==Demonstrate command of the conventions of standard English grammar and usage when writing or speaking. a. Use relative pronouns (who, whose, whom, which, that) and relative adverbs (where, when, why). b. Form and use the progressive (e.g., I was walking; I am walking; I will be walking) verb tenses.c. Use modal auxiliaries (e.g., can, may, must) to convey various conditions. d. Order adjectives within sentences according to conventional patterns (e.g., a small red bag rather than a red small bag). e. Form and use prepositional phrases. f. Produce complete sentences, recognizing and correcting inappropriate fragments and run-ons. g. Correctly use frequently confused words (e.g., to, too, two; there, their
==By the end of the year, read and comprehend literature and other texts including stories, drama, and poetry, in the grades 4-5 text complexity band proficiently and independently with scaffolding as needed at the high end of the range.
==Compare and contrast the treatment of similar themes and topics (e.g., opposition of good and evil) and patterns of events (e.g., the quest) in stories, myths, and traditional literature from different cultures, including American Indian.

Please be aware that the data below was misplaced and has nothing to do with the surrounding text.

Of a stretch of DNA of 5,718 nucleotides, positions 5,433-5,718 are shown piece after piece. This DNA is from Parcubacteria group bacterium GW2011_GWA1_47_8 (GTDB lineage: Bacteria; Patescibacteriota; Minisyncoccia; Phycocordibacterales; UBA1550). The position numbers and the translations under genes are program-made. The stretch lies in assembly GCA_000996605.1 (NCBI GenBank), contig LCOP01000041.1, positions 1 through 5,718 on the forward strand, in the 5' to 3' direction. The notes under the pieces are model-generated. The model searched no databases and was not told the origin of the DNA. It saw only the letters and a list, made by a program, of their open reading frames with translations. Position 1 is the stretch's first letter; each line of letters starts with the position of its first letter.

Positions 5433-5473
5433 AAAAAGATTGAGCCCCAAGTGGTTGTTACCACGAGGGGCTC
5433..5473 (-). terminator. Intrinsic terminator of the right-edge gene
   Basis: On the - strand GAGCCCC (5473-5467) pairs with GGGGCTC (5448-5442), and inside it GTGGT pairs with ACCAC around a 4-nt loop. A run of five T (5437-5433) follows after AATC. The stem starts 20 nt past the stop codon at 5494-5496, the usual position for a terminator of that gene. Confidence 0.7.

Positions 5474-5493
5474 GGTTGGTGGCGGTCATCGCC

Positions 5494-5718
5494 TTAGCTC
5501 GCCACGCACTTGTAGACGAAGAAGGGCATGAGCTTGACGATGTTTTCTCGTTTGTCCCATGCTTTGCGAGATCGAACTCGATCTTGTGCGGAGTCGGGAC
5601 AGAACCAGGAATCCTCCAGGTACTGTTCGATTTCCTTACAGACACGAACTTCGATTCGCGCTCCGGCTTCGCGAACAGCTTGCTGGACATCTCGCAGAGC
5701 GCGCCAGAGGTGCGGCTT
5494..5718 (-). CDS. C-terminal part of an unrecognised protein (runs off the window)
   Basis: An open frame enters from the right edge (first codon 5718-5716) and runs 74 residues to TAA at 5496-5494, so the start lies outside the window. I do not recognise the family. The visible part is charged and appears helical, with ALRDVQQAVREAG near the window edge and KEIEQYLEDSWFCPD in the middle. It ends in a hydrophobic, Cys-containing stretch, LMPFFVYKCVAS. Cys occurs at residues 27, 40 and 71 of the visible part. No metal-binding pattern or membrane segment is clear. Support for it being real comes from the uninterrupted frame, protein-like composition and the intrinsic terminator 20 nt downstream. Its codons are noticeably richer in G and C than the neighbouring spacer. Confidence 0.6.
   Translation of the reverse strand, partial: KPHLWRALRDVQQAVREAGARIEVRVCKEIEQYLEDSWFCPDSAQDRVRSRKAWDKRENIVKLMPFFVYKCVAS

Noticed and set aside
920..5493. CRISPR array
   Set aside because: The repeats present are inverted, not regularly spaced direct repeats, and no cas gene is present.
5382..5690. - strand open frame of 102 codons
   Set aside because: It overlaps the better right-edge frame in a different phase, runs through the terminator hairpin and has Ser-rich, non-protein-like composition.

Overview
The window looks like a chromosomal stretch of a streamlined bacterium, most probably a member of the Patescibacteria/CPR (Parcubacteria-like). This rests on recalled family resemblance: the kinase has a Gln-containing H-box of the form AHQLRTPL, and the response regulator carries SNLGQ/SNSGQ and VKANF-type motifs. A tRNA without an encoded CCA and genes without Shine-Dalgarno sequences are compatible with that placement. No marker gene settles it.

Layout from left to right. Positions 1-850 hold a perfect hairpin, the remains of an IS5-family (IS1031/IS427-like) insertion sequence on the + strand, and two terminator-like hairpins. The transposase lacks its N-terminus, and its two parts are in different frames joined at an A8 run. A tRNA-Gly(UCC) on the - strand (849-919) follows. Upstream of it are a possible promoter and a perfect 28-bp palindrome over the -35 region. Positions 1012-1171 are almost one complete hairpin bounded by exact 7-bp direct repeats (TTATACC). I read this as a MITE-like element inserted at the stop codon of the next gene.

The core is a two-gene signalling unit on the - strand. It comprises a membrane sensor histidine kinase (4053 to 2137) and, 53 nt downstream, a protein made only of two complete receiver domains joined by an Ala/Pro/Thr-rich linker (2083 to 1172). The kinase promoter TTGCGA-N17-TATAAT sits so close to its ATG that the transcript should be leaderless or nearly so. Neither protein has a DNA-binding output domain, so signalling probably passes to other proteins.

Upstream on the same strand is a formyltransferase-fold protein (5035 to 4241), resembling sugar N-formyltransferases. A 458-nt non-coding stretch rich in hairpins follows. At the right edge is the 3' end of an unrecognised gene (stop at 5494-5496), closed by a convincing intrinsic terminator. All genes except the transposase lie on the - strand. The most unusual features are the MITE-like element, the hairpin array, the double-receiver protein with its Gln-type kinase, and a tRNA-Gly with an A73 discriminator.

==Refer to details and examples in a text when explaining what the text says explicitly and when drawing inferences from the text.
==Conduct short research projects that build knowledge through investigation of different aspects of a topic.
These are just a sample of the required Minnesota standards in the reading, writing and speaking domain. The K-12 standards in this domain alone consume over 30 pages. These are components of a massive infrastructure defining a Minnesota adequate education.
Below are sample sections from the MDE's narrative description of state exit expectations for "Students Who are College and Career Ready in Reading, Writing, Speaking, Viewing, Listening, and Media Literacy and Language" taken from the above cited Q & A Standards. These summaries are not the standards themselves